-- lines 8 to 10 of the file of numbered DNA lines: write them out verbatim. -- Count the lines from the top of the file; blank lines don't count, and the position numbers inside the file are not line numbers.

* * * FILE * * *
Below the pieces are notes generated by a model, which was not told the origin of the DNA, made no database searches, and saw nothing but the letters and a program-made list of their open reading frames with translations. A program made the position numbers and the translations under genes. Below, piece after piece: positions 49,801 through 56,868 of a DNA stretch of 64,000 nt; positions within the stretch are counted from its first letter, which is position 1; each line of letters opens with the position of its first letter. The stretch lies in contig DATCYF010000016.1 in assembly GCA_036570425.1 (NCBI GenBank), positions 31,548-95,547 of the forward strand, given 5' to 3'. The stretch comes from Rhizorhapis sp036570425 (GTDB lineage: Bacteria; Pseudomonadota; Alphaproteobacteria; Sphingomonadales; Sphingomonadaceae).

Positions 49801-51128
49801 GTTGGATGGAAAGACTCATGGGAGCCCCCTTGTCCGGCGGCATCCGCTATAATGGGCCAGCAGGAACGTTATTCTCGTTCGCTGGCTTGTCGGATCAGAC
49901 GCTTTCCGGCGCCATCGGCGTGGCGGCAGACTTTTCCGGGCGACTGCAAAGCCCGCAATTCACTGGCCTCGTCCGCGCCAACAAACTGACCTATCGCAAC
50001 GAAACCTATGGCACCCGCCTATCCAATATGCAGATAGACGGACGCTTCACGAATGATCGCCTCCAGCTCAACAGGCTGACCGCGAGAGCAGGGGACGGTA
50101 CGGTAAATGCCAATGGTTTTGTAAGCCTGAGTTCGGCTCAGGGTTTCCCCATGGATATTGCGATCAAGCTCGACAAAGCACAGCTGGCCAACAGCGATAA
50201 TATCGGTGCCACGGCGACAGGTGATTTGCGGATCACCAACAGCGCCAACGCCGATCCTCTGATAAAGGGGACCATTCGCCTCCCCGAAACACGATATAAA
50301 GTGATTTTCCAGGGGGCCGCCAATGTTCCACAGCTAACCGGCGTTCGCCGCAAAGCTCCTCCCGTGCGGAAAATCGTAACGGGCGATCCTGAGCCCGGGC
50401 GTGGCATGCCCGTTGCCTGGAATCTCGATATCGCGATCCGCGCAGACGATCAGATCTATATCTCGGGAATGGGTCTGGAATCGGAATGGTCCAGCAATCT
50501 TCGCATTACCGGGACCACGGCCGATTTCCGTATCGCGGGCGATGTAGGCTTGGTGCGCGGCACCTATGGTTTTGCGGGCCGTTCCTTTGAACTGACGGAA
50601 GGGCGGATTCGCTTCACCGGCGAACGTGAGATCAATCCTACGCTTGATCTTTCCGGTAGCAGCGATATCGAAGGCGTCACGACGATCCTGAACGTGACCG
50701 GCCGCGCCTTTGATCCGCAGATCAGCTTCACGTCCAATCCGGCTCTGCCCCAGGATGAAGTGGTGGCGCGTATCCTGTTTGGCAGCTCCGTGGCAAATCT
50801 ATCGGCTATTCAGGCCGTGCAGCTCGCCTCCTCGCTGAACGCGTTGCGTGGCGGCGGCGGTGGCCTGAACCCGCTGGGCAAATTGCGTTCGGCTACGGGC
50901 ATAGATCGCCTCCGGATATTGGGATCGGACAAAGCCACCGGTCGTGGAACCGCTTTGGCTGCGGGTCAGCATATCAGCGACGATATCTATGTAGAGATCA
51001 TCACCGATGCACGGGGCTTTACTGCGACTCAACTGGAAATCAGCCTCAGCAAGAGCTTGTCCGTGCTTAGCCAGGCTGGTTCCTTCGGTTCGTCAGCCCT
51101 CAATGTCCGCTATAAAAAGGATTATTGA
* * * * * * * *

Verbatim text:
50301 GTGATTTTCCAGGGGGCCGCCAATGTTCCACAGCTAACCGGCGTTCGCCGCAAAGCTCCTCCCGTGCGGAAAATCGTAACGGGCGATCCTGAGCCCGGGC
50401 GTGGCATGCCCGTTGCCTGGAATCTCGATATCGCGATCCGCGCAGACGATCAGATCTATATCTCGGGAATGGGTCTGGAATCGGAATGGTCCAGCAATCT
50501 TCGCATTACCGGGACCACGGCCGATTTCCGTATCGCGGGCGATGTAGGCTTGGTGCGCGGCACCTATGGTTTTGCGGGCCGTTCCTTTGAACTGACGGAA